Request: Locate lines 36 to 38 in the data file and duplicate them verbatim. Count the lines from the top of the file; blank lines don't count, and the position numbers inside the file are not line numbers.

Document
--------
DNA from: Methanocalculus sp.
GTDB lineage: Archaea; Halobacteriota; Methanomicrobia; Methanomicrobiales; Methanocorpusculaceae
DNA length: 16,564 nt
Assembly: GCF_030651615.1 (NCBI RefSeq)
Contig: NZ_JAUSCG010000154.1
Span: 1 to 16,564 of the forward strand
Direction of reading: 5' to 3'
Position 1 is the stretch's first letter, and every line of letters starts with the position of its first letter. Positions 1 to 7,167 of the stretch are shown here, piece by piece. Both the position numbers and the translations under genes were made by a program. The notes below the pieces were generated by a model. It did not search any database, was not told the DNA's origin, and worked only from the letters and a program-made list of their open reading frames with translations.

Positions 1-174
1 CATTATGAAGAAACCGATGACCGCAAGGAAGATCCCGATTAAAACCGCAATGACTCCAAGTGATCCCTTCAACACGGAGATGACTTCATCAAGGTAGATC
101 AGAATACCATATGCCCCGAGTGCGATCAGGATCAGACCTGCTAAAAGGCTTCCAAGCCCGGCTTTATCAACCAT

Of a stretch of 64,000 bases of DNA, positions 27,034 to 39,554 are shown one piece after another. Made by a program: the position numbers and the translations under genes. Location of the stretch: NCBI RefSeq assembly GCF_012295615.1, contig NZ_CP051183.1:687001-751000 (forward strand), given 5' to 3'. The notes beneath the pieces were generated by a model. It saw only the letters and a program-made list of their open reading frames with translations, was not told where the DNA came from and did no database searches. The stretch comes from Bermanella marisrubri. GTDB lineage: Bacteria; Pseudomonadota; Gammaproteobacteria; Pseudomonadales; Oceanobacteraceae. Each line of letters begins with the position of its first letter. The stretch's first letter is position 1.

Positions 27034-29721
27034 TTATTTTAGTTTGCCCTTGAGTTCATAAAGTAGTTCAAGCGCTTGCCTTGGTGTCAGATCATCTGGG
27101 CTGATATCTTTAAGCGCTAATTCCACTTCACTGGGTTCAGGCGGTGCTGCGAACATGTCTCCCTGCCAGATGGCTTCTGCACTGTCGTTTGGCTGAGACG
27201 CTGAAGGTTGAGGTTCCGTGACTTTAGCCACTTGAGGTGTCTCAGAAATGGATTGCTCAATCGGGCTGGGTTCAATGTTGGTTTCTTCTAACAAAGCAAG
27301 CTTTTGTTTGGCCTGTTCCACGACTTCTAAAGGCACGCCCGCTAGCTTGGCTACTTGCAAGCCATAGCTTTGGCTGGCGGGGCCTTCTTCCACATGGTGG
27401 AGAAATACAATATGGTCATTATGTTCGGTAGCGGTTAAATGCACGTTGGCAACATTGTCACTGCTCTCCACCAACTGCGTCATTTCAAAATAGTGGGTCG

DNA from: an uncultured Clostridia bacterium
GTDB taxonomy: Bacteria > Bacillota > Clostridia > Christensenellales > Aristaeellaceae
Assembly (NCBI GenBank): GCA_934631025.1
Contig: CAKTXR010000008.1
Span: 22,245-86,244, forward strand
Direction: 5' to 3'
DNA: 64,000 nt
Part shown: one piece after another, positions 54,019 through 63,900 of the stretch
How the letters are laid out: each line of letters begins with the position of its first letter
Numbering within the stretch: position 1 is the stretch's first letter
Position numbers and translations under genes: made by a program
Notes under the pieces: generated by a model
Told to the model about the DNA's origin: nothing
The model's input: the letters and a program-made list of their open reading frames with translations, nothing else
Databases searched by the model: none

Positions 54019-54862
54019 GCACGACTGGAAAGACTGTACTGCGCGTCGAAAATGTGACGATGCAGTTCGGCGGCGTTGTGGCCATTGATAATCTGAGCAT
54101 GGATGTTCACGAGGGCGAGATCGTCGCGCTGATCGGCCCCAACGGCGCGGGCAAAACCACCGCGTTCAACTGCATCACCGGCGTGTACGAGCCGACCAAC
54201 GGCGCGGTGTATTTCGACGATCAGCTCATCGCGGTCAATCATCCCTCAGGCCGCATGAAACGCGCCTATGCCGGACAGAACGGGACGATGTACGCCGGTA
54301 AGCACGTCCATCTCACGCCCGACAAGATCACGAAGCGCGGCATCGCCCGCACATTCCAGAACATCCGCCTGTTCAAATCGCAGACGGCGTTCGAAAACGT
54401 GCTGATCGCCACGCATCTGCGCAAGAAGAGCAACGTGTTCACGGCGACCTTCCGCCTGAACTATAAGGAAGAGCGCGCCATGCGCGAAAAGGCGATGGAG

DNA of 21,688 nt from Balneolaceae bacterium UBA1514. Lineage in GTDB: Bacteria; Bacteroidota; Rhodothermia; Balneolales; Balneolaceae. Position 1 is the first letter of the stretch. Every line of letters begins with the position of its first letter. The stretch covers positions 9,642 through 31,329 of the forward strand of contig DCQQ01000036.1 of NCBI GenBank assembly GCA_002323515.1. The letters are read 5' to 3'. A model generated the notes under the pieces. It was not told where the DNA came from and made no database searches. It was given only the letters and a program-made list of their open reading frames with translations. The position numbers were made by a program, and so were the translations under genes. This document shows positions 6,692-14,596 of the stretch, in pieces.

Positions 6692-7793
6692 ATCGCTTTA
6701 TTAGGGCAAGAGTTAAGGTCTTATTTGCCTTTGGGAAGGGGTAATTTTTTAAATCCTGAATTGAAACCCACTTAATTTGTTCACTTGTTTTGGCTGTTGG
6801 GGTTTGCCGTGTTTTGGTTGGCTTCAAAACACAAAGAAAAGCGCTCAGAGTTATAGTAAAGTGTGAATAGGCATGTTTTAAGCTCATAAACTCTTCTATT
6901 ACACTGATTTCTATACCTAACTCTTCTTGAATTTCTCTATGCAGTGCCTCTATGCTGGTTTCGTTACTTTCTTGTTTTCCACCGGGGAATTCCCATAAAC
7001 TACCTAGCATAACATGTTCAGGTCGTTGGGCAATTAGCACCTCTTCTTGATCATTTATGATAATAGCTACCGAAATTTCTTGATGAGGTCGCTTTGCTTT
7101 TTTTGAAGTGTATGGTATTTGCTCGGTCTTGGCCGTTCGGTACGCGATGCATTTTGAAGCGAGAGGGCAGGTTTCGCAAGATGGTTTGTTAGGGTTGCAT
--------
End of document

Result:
54101 GGATGTTCACGAGGGCGAGATCGTCGCGCTGATCGGCCCCAACGGCGCGGGCAAAACCACCGCGTTCAACTGCATCACCGGCGTGTACGAGCCGACCAAC
54201 GGCGCGGTGTATTTCGACGATCAGCTCATCGCGGTCAATCATCCCTCAGGCCGCATGAAACGCGCCTATGCCGGACAGAACGGGACGATGTACGCCGGTA
54301 AGCACGTCCATCTCACGCCCGACAAGATCACGAAGCGCGGCATCGCCCGCACATTCCAGAACATCCGCCTGTTCAAATCGCAGACGGCGTTCGAAAACGT